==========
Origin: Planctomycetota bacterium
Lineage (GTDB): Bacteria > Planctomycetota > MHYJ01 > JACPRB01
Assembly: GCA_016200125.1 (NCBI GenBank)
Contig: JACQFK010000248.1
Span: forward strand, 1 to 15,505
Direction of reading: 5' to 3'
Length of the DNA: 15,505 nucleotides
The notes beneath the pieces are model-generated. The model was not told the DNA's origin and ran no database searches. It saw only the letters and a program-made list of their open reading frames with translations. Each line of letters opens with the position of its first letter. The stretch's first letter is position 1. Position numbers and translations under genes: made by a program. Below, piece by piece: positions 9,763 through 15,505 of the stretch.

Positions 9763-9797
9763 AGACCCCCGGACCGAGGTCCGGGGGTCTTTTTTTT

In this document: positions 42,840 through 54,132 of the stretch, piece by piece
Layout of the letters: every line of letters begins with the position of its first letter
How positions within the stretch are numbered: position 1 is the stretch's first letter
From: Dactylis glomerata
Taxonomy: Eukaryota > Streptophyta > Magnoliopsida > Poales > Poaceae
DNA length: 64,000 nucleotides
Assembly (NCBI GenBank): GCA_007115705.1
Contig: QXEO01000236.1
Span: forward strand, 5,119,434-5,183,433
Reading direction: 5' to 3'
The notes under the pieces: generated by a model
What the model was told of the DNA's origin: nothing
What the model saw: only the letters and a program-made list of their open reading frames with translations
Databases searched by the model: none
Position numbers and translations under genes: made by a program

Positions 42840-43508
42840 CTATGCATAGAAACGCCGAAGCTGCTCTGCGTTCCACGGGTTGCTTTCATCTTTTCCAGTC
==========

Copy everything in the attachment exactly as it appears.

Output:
Origin: Planctomycetota bacterium
Lineage (GTDB): Bacteria > Planctomycetota > MHYJ01 > JACPRB01
Assembly: GCA_016200125.1 (NCBI GenBank)
Contig: JACQFK010000248.1
Span: forward strand, 1 to 15,505
Direction of reading: 5' to 3'
Length of the DNA: 15,505 nucleotides
The notes beneath the pieces are model-generated. The model was not told the DNA's origin and ran no database searches. It saw only the letters and a program-made list of their open reading frames with translations. Each line of letters opens with the position of its first letter. The stretch's first letter is position 1. Position numbers and translations under genes: made by a program. Below, piece by piece: positions 9,763 through 15,505 of the stretch.

Positions 9763-9797
9763 AGACCCCCGGACCGAGGTCCGGGGGTCTTTTTTTT

In this document: positions 42,840 through 54,132 of the stretch, piece by piece
Layout of the letters: every line of letters begins with the position of its first letter
How positions within the stretch are numbered: position 1 is the stretch's first letter
From: Dactylis glomerata
Taxonomy: Eukaryota > Streptophyta > Magnoliopsida > Poales > Poaceae
DNA length: 64,000 nucleotides
Assembly (NCBI GenBank): GCA_007115705.1
Contig: QXEO01000236.1
Span: forward strand, 5,119,434-5,183,433
Reading direction: 5' to 3'
The notes under the pieces: generated by a model
What the model was told of the DNA's origin: nothing
What the model saw: only the letters and a program-made list of their open reading frames with translations
Databases searched by the model: none
Position numbers and translations under genes: made by a program

Positions 42840-43508
42840 CTATGCATAGAAACGCCGAAGCTGCTCTGCGTTCCACGGGTTGCTTTCATCTTTTCCAGTC